Paternal Roots

(Picture via Getty Images)

The late Irish poet and Nobel laureate Seamus Heaney had a special knack for capturing the rhythmic significance of everyday moments. He also wrote some of the most beautiful poems about fathers in the 20th century.

In “A Call,” Heaney depicts a moment when a child acknowledges his father’s mortality. In “Follower,” he explores dependance between a father and a child, and the role-reversal that takes place when a once towering paternal figure ages. But arguably his most famous—and best—poem about fathers is “Digging,” published in his first collection, Death of a Naturalist (1966). It’s a short poem (just 31 lines long), and a stylistically wonderful meditation on preserving a paternal legacy amid change.

The poem begins with the speaker prepared to write:

Between my finger and my thumb

The squat pen rests; snug as a gun.

It’s an important stanza to acknowledge because of its later significance, but most of the poem is devoted not to writing, but to being out in the fields. The majority of “Digging” flashes back in time, recollecting the speaker’s father, and later his grandfather, digging potatoes. 

Heaney is acutely aware of our associative tendencies, and he uses that knowledge to advance the poem. One moment the speaker sees his older father gardening “among the flowerbeds,” which triggers a memory of the latter in his younger days, “Stooping in rhythm through potato drills/Where he was digging.” Later on, that same image—the methodical tilling with a spade—reminds the speaker of an even earlier memory of his grandfather, and the way the elder in his prime “fell to right away/Nicking and slicing neatly … going down and down/For the good turf. Digging.”

One of the joys of reading Heaney’s “Digging”—and most of the other poems in Death of a Naturalist—is appreciating his unpretentious vocabulary. He uses simple language and often relies on alliteration and monosyllables (“curt cuts”, “tall tops”) to describe the natural world. It’s not glamorous imagery, but neither is spending a day in the field. 

He also uses movement to introduce more intricate ideas. Movement conveys a time jump, for example. Early on the speaker sees how his aging father “Bends low,” tending to his flowers, and then suddenly “comes up twenty years away”: He’s young and agile again, skillfully handling his shovel in the potato drills. Flashbacks in film or television often rely on more overt techniques—title cards, voiceover—making Heaney’s method not just economical and effective, but also impressive. Later on, movement alludes to mood and a point of view. Something as simple as “He straightened up” helps the reader imagine the admiring upward glance of a child toward his grandfather, looking up to him figuratively and literally.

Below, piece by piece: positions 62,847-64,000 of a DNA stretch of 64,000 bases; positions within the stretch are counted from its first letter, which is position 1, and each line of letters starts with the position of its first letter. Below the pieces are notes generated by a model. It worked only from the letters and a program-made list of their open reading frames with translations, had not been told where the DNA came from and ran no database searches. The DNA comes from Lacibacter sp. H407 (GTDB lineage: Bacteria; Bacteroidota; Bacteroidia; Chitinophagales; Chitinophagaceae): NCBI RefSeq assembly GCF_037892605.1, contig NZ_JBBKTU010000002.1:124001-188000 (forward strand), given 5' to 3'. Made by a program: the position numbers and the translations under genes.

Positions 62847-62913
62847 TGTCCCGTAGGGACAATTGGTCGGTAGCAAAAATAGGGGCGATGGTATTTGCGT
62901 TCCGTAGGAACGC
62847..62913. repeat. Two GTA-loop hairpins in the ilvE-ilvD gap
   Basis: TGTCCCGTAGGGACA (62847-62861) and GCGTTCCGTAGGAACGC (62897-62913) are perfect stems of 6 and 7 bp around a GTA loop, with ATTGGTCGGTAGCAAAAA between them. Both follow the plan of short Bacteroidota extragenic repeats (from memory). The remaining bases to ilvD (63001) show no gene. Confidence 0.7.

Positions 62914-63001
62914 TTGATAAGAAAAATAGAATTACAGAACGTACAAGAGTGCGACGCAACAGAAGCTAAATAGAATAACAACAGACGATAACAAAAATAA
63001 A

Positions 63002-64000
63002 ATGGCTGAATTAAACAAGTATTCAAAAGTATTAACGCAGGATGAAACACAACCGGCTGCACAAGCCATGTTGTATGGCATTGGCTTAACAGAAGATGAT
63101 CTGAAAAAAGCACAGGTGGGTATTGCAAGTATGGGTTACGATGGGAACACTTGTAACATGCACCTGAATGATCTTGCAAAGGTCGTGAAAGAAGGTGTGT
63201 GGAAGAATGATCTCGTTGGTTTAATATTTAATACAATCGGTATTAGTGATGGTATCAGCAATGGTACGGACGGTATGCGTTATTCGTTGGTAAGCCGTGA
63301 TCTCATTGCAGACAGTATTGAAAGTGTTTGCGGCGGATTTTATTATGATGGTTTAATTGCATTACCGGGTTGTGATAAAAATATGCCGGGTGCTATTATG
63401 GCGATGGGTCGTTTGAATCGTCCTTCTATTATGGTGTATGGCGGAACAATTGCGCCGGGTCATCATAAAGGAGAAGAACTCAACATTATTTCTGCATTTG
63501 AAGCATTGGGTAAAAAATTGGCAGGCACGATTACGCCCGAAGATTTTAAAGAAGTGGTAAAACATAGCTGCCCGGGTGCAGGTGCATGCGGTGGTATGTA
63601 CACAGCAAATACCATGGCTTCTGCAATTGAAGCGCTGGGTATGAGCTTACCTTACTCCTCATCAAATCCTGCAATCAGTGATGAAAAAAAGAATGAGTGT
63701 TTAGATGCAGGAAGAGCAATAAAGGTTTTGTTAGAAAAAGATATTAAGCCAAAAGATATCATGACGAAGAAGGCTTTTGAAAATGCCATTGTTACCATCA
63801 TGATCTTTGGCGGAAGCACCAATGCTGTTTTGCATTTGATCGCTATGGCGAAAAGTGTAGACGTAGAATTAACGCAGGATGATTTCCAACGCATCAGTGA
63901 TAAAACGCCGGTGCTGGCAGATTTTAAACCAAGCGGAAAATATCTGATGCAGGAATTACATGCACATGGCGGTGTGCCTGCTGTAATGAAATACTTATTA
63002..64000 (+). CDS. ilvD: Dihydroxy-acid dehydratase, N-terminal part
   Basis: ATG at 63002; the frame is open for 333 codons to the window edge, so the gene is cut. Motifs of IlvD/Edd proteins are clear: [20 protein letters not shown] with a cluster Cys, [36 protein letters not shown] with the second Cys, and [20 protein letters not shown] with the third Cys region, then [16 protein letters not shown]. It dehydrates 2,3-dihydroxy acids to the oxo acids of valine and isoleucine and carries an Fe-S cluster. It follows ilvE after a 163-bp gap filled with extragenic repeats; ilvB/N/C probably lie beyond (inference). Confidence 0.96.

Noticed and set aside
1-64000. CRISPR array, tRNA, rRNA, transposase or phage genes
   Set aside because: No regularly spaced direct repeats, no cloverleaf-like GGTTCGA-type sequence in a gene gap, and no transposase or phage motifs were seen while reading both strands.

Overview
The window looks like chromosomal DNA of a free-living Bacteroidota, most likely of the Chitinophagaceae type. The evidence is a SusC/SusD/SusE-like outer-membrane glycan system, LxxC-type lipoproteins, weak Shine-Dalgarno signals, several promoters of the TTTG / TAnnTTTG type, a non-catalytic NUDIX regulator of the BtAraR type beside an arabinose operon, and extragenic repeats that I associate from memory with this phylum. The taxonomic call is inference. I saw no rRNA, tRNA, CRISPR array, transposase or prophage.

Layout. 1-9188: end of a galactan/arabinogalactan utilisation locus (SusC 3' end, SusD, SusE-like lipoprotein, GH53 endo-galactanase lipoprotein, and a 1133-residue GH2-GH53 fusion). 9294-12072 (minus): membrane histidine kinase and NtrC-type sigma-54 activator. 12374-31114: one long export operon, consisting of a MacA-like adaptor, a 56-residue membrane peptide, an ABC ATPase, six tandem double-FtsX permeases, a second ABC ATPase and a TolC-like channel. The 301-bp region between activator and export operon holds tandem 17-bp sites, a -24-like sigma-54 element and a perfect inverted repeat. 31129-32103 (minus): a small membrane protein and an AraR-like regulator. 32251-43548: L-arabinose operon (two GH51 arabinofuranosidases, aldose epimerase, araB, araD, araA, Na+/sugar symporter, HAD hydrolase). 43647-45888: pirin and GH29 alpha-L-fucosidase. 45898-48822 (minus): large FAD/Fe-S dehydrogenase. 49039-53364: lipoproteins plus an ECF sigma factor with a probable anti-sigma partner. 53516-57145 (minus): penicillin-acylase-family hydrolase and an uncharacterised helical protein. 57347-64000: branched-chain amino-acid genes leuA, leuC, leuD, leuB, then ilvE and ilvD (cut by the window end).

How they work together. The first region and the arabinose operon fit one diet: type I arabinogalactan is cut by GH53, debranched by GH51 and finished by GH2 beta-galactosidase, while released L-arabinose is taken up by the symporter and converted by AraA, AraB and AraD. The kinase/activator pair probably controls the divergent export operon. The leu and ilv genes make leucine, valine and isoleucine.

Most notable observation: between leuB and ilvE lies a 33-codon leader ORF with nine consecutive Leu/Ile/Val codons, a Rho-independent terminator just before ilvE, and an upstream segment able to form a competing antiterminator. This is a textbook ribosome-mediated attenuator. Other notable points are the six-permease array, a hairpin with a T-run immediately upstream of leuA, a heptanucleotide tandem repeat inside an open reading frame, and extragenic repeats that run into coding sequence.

Beyond its stylistic achievements, Heaney’s poem raises evergreen questions and fundamental frustrations about a child’s relationship to his forefathers: How can he live up to the memory of his paternal ancestors? Will he preserve or deviate from their ways?

The cold smell of potato mould, the squelch and slap

Of soggy peat, the curt cuts of an edge

Through living roots awaken in my head.

But I’ve no spade to follow men like them. (emphasis added)

According to a 2014 Census Bureau report, 22 percent of sons worked simultaneously with their fathers by age 30, and an additional 6 percent worked somewhere their father used to work by that same age. It’s easy to conceive that in different historical eras that number would have been much higher, especially given how common agriculture jobs were before industrialization. That’s largely a story of economic mobility and higher standards of living—but it’s also one of breaking away from previous ways of life, including from a sort of professional patrimony.

That’s precisely what the speaker in “Digging” reckons with. Again, Heaney doesn’t romanticize the field (“squelch and slap” doesn’t exactly warm the heart), but he recognizes that something has been lost by departing from his father’s and grandfather’s profession. The sights and sounds of digging awaken the memory of those “living roots.” He admires their lives in the field, but acknowledges he can’t replicate them—“I’ve no spade to follow men like them.”—with his own line of work. Not exactly, at least.

In recent years, many on the right have lamented a loss of heritage resulting from modernity’s disruptions, from an elite economy less reliant on manual labor to rootless “Anywheres” detached from community ties. Heaney acknowledges a loss, but he doesn’t end there. Immediately after the stanza above, the poem concludes with a modified version of its opening:

Between my finger and my thumb

The squat pen rests.

I’ll dig with it.

“Digging” doesn’t delve into why the speaker traded a spade for a pen, why he writes instead of digs. But the last stanza suggests that he refuses to feel resigned over the switch. Quite the contrary. The speaker seems ready to honor his father and grandfather through his own form of digging, one that has adapted to changing times. He deviates from his father and grandfather—but he doesn’t dismiss them.

Heaney’s poem is a moving retrospective of a child’s admiration for the men in his life. It cultivates a desire not merely to follow and imitate our own paternal living roots, but to dig deep and seek creative ways to honor them.

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